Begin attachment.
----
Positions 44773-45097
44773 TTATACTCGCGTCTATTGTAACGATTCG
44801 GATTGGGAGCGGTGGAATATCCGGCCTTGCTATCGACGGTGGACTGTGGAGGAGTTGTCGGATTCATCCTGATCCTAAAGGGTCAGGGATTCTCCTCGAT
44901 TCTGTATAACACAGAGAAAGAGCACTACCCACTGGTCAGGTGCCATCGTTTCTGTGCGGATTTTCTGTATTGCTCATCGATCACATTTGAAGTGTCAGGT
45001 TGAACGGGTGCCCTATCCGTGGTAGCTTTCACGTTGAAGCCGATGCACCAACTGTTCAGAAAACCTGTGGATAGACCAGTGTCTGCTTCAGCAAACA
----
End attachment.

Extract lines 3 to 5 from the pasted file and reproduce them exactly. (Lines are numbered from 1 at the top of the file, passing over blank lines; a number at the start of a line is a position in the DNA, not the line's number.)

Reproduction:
44801 GATTGGGAGCGGTGGAATATCCGGCCTTGCTATCGACGGTGGACTGTGGAGGAGTTGTCGGATTCATCCTGATCCTAAAGGGTCAGGGATTCTCCTCGAT
44901 TCTGTATAACACAGAGAAAGAGCACTACCCACTGGTCAGGTGCCATCGTTTCTGTGCGGATTTTCTGTATTGCTCATCGATCACATTTGAAGTGTCAGGT
45001 TGAACGGGTGCCCTATCCGTGGTAGCTTTCACGTTGAAGCCGATGCACCAACTGTTCAGAAAACCTGTGGATAGACCAGTGTCTGCTTCAGCAAACA